by Con Chapman
In the four years that I have been writing poetry seriously—and comically—I have persuaded editors to publish five of my poems. If I've got the math right, that's an average of 1.25 a year, just slightly more frequently than I have birthdays. I'd like to think this isn't too shabby a track record for a tyro just starting out, but I don't think I can continue at this torrid pace, in much the same manner that I expect Pedro Ciriaco, the red-hot rookie shortstop of the Boston Red Sox, to cool down soon. In his case, it's the law of averages.
Pedro Ciriaco, rookie shortstop phenom
But not in mine. I anticipate that the frequency with which my poems get published will dwindle and then come to an end entirely for one simple reason; I am the poetic kiss of death. If I keep writing poems and having them accepted, soon there won't be any poetry publications left—for anybody.
My poems have appeared in four different publications; three have died shortly after they ran my stuff. Coincidence, or something more sinister? You be the judge.
Philip Larkin: “You sure you're a poet, old man?”
Light Quarterly had been around since 1992, and had published John Updike, among others. Its subscribers included the libraries at Harvard, Brown and Columbia. Tough noogies. They made the mistake of accepting my Lines in Contemplation of a Tragic Accident, and the rest is history, or the end of their history. They're gone.
Then there was Literary Dilettantes. I actually won their Parody of Epic Proportions contest with The Beerneid, a parody of Virgil's Aeneid. For those keeping score at home, I hadn't won anything since 1962 when my Little League Team shocked the world with a 4-2 upset of the Optimist Club team to win the B-level city championship. Chicago Cubs fans like to say that any team can have a bad century, and I can sympathize; I only had a bad half-century.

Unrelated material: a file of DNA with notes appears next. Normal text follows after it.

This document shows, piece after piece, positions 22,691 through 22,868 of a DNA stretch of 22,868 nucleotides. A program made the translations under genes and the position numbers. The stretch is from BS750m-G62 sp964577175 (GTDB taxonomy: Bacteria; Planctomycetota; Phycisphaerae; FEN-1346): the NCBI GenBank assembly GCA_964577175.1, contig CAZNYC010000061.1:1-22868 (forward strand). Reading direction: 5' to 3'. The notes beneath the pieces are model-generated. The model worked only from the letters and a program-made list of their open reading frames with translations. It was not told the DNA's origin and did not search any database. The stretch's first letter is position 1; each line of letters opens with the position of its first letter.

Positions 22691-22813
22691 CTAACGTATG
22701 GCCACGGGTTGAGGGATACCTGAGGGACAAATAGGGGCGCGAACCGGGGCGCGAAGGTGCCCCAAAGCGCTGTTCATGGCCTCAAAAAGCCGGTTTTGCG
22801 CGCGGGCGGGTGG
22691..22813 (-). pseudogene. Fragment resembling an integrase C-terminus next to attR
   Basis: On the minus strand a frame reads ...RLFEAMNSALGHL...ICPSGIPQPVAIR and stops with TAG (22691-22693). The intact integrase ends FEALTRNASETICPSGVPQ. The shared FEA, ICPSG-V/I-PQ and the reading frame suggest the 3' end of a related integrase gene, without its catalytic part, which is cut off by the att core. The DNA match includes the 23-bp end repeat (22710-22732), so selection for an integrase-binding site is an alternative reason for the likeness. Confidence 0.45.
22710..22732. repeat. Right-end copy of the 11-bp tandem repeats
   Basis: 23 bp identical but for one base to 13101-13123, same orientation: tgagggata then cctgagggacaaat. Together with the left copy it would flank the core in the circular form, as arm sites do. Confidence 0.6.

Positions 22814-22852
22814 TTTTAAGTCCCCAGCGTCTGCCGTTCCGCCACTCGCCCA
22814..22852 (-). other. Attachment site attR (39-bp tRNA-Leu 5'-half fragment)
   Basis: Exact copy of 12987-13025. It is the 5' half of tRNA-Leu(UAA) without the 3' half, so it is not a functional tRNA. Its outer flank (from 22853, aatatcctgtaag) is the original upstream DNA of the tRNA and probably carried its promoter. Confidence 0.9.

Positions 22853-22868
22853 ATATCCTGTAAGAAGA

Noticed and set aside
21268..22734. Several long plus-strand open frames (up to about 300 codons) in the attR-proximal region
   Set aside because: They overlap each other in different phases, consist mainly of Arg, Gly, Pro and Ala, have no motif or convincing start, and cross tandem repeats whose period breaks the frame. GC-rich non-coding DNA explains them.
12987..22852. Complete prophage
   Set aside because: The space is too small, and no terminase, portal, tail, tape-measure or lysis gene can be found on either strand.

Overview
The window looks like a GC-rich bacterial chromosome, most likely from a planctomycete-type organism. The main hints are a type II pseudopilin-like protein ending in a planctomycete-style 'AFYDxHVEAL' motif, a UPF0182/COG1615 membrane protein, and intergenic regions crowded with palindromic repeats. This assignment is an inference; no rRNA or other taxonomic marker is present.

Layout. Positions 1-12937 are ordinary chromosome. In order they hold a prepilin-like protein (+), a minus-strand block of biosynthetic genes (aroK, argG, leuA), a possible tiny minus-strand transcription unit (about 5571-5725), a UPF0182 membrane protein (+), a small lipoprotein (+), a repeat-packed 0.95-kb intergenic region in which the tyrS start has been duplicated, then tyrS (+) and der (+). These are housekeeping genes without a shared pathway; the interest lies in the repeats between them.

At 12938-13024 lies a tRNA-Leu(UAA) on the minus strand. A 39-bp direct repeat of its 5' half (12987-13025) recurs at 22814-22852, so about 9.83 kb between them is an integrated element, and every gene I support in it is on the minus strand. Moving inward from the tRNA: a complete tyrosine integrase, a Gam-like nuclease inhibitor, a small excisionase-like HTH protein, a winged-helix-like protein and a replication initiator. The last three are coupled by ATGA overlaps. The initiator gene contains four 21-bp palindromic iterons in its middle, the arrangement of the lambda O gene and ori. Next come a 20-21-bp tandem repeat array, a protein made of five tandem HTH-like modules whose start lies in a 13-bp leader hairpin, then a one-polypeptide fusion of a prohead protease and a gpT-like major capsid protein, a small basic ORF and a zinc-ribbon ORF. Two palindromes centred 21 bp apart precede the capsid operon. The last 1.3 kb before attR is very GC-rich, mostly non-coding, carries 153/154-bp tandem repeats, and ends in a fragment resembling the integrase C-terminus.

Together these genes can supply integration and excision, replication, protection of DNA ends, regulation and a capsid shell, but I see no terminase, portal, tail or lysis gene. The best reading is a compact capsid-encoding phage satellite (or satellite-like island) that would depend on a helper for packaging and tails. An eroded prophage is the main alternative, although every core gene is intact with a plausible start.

Virgil: Did he have something to do with it?
But before my poem ever hit the shelves I received an email from the publisher saying “our art director had some personal issues to take care of, which is why the launch was delayed. She was able to start working on the issue but the demands in her personal life are not allowing her to finish for the foreseeable future.” (Note that she didn't avoid the gerundic, as Strunk & White recommend.)
Strunk & White: “You're still confusing ‘that' and ‘which.'”
So just like that, I've got two literary homicides hanging over me. The circumstantial evidence would strike a cynical, world-weary cop as suspicious. “What kind of freaking rag shuts down just because its art director has some personal issues to take care of?” you can hear him sneer as the glare of a bare light bulb shines down on my sweat-drenched face. “I don't know, they said they were legit,” I say after he stops beating me with a rubber truncheon and the Yellow Pages. “They didn't even charge an entry fee.”
“Okay, let's take it from the top. You were mindin' yer own business, imitatin' Philip Larkin.”
Then I got two poems published in The Poetry Ark, an on-line anthology that was the product of a multi-round competition, like Dancing With the Stars, sort of a Who Wants to Be America's Next Poet Laureate? I tried to track it down as I wrote this post and I found a reference to it on the internet, but when I clicked on the link I got that “Internet Explorer cannot display the webpage” message, the same one I get when I try Nigerian websites hoping to get refunds for my kids' on-line purchases of high-tech baseball bats.
So that's three down, which leaves only Spitball, “The Literary Baseball Magazine,” which published my poem “The Million Dollar Infield” earlier this year. I've got a hard copy of the issue in which it appeared, and I'm guarding it with my life. I need something to show the grammar police when they knock on my door and say “Are you gonna come quietly, or do we have to beat you in iambic pentameter until you wheeze like a Hallmark greeting card?”
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